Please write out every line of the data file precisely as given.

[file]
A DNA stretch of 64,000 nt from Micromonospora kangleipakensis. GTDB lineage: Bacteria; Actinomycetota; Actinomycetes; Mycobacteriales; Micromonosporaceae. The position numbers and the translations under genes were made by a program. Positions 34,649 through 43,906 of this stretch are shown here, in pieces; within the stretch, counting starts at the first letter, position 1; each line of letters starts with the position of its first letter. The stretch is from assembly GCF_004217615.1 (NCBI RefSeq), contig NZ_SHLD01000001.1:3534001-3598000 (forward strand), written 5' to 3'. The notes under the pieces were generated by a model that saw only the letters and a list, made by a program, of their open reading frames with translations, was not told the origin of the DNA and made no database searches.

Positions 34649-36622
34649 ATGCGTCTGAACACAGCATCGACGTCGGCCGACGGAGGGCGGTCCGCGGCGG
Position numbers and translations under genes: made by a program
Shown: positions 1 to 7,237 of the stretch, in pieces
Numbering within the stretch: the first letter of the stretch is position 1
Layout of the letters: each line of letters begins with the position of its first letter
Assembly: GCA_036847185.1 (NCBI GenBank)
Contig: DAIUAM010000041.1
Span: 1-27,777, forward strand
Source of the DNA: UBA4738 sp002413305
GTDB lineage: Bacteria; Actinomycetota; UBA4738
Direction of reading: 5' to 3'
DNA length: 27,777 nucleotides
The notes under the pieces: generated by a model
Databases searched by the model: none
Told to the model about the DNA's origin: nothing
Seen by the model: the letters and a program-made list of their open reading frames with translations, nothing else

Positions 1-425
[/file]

A DNA stretch of 64,000 nt from Micromonospora kangleipakensis. GTDB lineage: Bacteria; Actinomycetota; Actinomycetes; Mycobacteriales; Micromonosporaceae. The position numbers and the translations under genes were made by a program. Positions 34,649 through 43,906 of this stretch are shown here, in pieces; within the stretch, counting starts at the first letter, position 1; each line of letters starts with the position of its first letter. The stretch is from assembly GCF_004217615.1 (NCBI RefSeq), contig NZ_SHLD01000001.1:3534001-3598000 (forward strand), written 5' to 3'. The notes under the pieces were generated by a model that saw only the letters and a list, made by a program, of their open reading frames with translations, was not told the origin of the DNA and made no database searches.

Positions 34649-36622
34649 ATGCGTCTGAACACAGCATCGACGTCGGCCGACGGAGGGCGGTCCGCGGCGG
Position numbers and translations under genes: made by a program
Shown: positions 1 to 7,237 of the stretch, in pieces
Numbering within the stretch: the first letter of the stretch is position 1
Layout of the letters: each line of letters begins with the position of its first letter
Assembly: GCA_036847185.1 (NCBI GenBank)
Contig: DAIUAM010000041.1
Span: 1-27,777, forward strand
Source of the DNA: UBA4738 sp002413305
GTDB lineage: Bacteria; Actinomycetota; UBA4738
Direction of reading: 5' to 3'
DNA length: 27,777 nucleotides
The notes under the pieces: generated by a model
Databases searched by the model: none
Told to the model about the DNA's origin: nothing
Seen by the model: the letters and a program-made list of their open reading frames with translations, nothing else

Positions 1-425